“The very best of marriages Are made by best of friends, Who face together, hand in hand, The good and bad life sends. They aren’t afraid to share The deepest feelings of the heart, And respect each other’s needs To spend some time apart. They support each other faithfully When troubles come their way, They don’t blame in haste or anger, But who love in what they say. They make marriage like true friendship Full of deeds that show they care, And they find a world of happiness In all the love they share”. —Amanda Bradley
Posts tagged ‘military couples’
Blended Families face Unique Challenges
The image of the traditional American family — the nuclear family of the Clevers and Huxtables — was once limited to mom, dad, and children living happily together under roof. Today the notion of a typical family has gradually expanded to included blended families of stepparents and stepchildren, like the Bradys and the Kardashians.
Blended families are one of the fastest growing segments of families in the United States, but unlike the nicely packaged problems seen on Television, these families struggle with issues that are anything but easy. Major issues that newly blended families face include integrating discipline styles and coping with strong emotions, while at the same time building new relationships from scratch.
“It’s hard to step out of that role – am I a friend or am I a parent? But as an adult, you’re the parent, you have to discipline because there are going to be times that they’re with you alone,” said New York psychologist Dr. Janet Taylor in an interview with “Good Morning America.”
“Come from a nurturing standpoint, where you teach them responsibility, but do it from a place of love.”
Yes, love is a key factor but the major role begins with the new couple and what they have agreed upon before they said I do. If you begin to look at why the child or children are acting out, you may have a better understand on how to solve the issues at hand. First they have suffered a great loss in loosing the other parent and secondly adjustment doesn’t come over night. Continue to esteem your mate but at the same time don’t stop showing affection for all your children.
David A. Harris-Gavin
Most common misinformation on Grief
Today is a great day to begin your healing process. After you get pass the misinformation replace it with love.
Time heals. Time does not heal, action within time
does. We know people who have waited 10, 20, 30 or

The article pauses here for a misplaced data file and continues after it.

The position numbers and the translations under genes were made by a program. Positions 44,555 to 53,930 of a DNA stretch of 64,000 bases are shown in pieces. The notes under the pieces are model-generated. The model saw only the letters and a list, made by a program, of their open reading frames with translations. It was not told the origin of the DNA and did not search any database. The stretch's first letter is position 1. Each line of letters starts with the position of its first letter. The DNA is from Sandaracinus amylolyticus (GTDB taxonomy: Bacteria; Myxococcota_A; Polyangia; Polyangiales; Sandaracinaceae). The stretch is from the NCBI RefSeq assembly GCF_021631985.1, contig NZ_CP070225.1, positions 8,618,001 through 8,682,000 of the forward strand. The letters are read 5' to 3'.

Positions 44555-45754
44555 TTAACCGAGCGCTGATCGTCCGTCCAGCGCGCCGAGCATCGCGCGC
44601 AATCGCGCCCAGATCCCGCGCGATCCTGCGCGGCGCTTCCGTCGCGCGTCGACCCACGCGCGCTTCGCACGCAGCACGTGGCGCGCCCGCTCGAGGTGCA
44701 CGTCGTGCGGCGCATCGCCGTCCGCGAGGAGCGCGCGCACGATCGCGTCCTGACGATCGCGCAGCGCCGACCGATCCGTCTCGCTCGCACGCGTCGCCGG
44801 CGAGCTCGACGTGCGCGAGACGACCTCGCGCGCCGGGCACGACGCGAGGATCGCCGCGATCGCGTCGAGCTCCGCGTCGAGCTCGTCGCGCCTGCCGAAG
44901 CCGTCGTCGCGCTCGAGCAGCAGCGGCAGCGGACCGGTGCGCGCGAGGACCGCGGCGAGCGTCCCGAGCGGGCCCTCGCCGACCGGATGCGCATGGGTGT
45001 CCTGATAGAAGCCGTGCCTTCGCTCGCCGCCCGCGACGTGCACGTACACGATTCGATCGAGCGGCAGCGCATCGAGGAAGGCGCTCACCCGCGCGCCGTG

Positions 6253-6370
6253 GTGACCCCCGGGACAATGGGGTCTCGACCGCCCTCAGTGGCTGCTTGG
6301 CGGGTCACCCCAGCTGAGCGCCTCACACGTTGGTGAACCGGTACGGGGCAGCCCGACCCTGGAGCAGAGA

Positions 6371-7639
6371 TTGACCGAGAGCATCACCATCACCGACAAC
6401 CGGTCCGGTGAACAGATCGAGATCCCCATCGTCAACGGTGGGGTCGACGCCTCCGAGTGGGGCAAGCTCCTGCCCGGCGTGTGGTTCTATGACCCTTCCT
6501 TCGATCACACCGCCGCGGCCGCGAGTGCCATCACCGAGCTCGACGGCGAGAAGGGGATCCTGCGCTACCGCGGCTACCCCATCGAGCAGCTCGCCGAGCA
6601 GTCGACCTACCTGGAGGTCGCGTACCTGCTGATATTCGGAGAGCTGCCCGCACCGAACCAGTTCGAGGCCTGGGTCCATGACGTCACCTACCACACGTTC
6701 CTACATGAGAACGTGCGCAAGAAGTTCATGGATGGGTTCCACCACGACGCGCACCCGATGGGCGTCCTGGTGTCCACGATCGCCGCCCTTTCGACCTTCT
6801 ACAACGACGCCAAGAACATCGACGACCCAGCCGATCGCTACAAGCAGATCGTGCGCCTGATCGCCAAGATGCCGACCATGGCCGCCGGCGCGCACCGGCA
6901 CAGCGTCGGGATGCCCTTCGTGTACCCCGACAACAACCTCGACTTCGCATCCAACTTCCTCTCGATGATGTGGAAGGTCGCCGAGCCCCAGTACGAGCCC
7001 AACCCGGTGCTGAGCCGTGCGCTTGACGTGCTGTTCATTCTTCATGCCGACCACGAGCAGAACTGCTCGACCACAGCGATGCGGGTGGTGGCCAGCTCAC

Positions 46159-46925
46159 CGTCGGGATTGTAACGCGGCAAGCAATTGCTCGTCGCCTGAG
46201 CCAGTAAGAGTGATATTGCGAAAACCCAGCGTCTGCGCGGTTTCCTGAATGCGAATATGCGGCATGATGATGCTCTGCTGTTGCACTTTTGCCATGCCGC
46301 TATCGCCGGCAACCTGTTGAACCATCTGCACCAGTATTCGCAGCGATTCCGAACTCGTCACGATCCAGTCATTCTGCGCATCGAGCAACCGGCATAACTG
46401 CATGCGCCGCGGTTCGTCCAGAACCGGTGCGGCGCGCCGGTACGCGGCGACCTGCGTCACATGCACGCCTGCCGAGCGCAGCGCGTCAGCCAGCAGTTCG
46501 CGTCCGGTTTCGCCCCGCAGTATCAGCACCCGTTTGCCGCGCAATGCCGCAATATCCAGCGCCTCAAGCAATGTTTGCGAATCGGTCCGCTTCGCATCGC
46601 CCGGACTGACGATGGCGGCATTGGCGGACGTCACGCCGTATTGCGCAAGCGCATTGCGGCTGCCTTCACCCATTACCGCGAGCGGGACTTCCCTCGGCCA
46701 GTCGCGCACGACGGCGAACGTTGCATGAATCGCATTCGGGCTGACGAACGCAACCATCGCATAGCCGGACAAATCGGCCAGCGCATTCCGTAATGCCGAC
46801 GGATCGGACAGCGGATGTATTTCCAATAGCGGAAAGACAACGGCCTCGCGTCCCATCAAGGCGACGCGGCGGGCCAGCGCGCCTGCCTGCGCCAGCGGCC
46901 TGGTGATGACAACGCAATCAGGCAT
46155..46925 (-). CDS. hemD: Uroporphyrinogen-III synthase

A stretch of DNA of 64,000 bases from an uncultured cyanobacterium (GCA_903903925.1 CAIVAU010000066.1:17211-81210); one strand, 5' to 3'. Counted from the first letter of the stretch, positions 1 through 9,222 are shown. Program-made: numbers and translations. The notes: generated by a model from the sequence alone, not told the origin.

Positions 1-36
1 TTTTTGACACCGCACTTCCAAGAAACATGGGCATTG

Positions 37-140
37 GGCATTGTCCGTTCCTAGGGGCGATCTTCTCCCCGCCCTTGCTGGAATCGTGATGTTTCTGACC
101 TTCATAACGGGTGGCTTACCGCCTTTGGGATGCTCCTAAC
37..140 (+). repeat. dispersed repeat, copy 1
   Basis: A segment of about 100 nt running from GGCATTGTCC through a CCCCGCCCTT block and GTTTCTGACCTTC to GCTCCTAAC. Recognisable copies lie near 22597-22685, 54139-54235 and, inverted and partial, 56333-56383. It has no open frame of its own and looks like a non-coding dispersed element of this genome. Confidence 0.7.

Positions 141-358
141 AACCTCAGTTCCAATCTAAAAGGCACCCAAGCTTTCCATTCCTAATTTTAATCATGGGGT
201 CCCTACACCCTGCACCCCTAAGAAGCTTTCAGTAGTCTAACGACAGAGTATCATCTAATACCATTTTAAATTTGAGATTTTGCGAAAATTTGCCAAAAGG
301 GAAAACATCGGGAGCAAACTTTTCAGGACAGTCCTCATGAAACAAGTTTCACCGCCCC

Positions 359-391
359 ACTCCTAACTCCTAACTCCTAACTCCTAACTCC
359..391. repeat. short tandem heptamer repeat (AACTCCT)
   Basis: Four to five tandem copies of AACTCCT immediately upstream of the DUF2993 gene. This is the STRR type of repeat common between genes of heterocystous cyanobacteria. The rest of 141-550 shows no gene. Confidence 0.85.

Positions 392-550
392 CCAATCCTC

even 40 years to feel better.
Grieve alone. Often this advice is subtly implied,
“Give your mom her space” or “He just needs a few
minutes alone in the other room.” As children, we
learn that this means that sad feelings should be
hidden or experienced alone.
Be strong. Usually the Griever is asked to be strong
for others. “You have to be strong for your [wife]” or
“Be strong for your children.”
Don’t feel bad. This is usually followed by an
intellectually true statement but is not helpful at all
to the Griever, “Don’t feel bad, his su_ering is over.”
or “Don’t feel bad, at least you knew her as long as
Replace the loss. This is common with pet loss or
the end of a romantic relationship. “On Tuesday
we’ll get you a new dog” or “There are plenty of fish
in the sea. You just have to get out there and date
again.” Most likely there has been no action taken to
grieve over the loss of the pet or relationship, just an
attempt at not feeling the emotions attached to the
Keep busy. “If I just keep busy then I won’t have
time to think about the loss.” This one is sad
because some people spend their whole lives with
this mentality and never get a chance to grieve and
complete what was unfinished with the particular
Recovering from a significant emotional loss is not
an easy task. Taking the actions that lead to
recovery will require your attention,
open-mindedness, willingness, and courage. It not the in but a new beginning.
Except from The Grief Recovery Method, griefrecoverymethod.com
My biological mother passed some 14 years ago and during her sickness my stepmother always made herself available. Now, I’m older, wiser and truly understand the importance of family.
My stepmother loves me unconditionally just like the Lord; despite my faults. Now, it’s my turn to be a blessing to her by assisting my half-siblings to care give for her. Oh, what a blessing…
Can you forget about yourself and bless a family member in spite of how they may have treated you growing up? Just a thought!
Blended families have several challenges and barriers. One serious problem that escalates out of control is the way the new husband and wife feels about their kid(s). Better known as the Kid Factor! Each is committed to his or her own flesh and blood, while they’re merely acquainted with the other(s). The problem is when kid(s) sense tension between the parents, they will use it as an opportunity to exploit the situation to their advantage. Therefore, set boundaries for both sets of siblings. Discuss between husband and wife who should handle the discipline and how. Then share these new rules with everyone. I like to call the Barrier Dissolver! Just remember love is the key to barrier breaker.
Are you ready for a change in your life? A new adventure, new scenery, new love, new attitude, new home, whatever your desire it begins with you. Just know changes come with a price. It’s like being in the hand of a potter; being remolded or reshaped. The end result is unknown. The bottom-line change is for the best….. GET READY FOR A CHANGE TODAY!